• Issue a glFlush on switching contexts on platforms where glFlush is sufficient to ensure ordering, i.e. MacOS. (This approach would not be well suited to tiling GPUs as used on many mobile GPUs where glFlush is an expensive operation, it may force content load/store between tile memory and main memory.) See for example gl::GLContextCGL::MakeCurrent:
  // It's likely we're going to switch OpenGL contexts at this point.
  // Before doing so, if there is a current context, flush it. There
  // are many implicit assumptions of flush ordering between contexts
  // at higher levels, and if a flush isn't performed, OpenGL commands
  // may be issued in unexpected orders, causing flickering and other
  // artifacts.
  • Force context virtualization so that all commands are issued into a single driver-level GL context. This is used on Qualcomm/Adreno chipsets, see issue 691102.

  • Assume per-thread command queues without explicit synchronization. GLX effectively ensures this. On Windows, ANGLE uses a single D3D device underneath all contexts which ensures strong ordering.

GPU control tasks are processed out of band and are only partially ordered in respect to GL commands. A gpu_control task always happens before any following GL commands issued on the same IPC channel. It usually executes before any preceding unflushed GL commands, but this is not guaranteed. A ShallowFlushCHROMIUM ensures that any following gpu_control tasks will execute after the flushed GL commands.

In this example, DoTask will execute after GLCommandA and before GLCommandD, but there is no ordering guarantee relative to CommandB and CommandC:





  // Execution order is one of:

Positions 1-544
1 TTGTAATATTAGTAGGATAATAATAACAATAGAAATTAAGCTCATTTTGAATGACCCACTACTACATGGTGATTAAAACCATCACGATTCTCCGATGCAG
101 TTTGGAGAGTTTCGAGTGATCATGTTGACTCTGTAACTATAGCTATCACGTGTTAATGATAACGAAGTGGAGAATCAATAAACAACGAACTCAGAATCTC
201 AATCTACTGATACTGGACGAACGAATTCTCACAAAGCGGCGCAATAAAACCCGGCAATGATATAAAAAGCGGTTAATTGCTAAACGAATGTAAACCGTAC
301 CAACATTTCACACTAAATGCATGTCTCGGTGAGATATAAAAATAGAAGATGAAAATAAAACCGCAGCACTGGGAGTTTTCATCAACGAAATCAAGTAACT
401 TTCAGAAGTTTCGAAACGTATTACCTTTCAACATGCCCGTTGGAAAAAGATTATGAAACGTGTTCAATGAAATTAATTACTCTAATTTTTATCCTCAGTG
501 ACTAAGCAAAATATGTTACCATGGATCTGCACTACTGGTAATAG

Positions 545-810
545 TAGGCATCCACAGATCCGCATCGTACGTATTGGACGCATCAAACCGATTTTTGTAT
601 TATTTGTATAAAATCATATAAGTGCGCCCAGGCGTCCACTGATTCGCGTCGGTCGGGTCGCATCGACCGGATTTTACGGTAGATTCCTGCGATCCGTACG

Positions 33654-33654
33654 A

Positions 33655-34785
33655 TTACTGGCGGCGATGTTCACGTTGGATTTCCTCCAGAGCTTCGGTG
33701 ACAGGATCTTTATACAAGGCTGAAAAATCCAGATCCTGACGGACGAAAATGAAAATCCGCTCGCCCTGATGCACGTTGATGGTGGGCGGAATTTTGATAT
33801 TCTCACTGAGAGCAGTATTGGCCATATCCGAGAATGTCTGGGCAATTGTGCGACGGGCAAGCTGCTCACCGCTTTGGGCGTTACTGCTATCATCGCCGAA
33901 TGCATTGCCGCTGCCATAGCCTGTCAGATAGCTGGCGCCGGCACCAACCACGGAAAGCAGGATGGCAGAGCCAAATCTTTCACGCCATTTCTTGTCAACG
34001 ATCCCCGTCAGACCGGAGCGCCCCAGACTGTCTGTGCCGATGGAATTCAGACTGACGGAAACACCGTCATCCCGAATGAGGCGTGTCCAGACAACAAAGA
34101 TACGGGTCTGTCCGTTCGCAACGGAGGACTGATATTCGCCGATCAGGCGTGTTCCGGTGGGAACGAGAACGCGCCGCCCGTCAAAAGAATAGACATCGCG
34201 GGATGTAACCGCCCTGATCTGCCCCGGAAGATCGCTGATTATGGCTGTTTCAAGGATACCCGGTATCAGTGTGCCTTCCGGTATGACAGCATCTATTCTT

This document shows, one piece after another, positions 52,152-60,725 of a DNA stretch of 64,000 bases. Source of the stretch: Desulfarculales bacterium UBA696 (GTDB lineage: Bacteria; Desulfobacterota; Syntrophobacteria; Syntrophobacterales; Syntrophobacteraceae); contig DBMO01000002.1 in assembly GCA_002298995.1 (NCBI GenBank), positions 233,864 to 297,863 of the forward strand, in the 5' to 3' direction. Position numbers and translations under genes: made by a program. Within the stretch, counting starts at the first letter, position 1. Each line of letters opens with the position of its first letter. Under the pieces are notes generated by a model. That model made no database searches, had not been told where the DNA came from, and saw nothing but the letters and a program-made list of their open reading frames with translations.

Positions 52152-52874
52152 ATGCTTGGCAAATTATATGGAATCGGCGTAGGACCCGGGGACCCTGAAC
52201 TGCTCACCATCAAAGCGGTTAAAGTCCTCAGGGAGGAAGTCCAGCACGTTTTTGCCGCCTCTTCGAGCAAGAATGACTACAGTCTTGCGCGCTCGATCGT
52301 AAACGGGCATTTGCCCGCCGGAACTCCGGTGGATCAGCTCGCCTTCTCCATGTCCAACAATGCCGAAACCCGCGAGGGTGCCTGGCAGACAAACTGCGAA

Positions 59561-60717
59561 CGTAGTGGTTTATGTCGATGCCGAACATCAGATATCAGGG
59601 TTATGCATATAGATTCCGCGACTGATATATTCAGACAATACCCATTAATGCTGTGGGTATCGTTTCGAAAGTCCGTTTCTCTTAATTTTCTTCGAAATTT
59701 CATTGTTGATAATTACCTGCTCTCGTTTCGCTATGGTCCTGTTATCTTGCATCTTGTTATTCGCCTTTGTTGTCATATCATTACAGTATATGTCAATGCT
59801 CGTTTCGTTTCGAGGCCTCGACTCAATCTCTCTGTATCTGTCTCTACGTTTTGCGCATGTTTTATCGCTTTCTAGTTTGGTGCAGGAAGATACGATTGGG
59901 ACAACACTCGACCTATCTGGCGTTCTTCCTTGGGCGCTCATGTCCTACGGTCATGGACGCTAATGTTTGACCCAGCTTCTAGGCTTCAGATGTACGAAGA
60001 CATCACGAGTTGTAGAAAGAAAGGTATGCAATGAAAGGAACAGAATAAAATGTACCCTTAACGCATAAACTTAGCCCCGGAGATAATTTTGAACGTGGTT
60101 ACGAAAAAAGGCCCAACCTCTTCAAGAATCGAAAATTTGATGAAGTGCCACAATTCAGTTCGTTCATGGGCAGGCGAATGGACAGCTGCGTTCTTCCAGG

//   A | DoTask B C | D
  //   A | B DoTask C | D
  //   A | B C DoTask | D

The shallow flush adds the pending GL commands to the service's task queue, and this task queue is also used by incoming gpu control tasks and processed in order. The ShallowFlushCHROMIUM command returns as soon as the tasks are queued and does not wait for them to be processed.

Cross-process transport: GpuFence and GpuFenceHandle

Some platforms such as Android (most devices N and above) and ChromeOS support synchronizing a native GL context with a command buffer GL context through a GpuFence.

Use the static gl::GLFence::IsGpuFenceSupported() method to check at runtime if the current platform has support for the GpuFence mechanism including GpuFenceHandle transport.

The GpuFence mechanism supports two use cases:

  • Create a GLFence object in a local context, convert it to a client-side GpuFence, duplicate it into a command buffer service-side gpu fence, and issue a server wait on the command buffer service side. That service-side wait will be unblocked when the client-side GpuFence signals.

  • Create a new command buffer service-side gpu fence, request a GpuFenceHandle from it, use this handle to create a native GL fence object in the local context, then issue a server wait on the local GL fence object. This local server wait will be unblocked when the service-side gpu fence signals.

The CHROMIUM_gpu_fence extension documents the GLES API as used through the command buffer interface. This section contains additional information about the integration with local GL contexts that is needed to work with these objects.

Driver-level wrappers

In general, you should use the static gl::GLFence::CreateForGpuFence() and gl::GLFence::CreateFromGpuFence() factory methods to create a platform-specific local fence object instead of using an implementation class directly.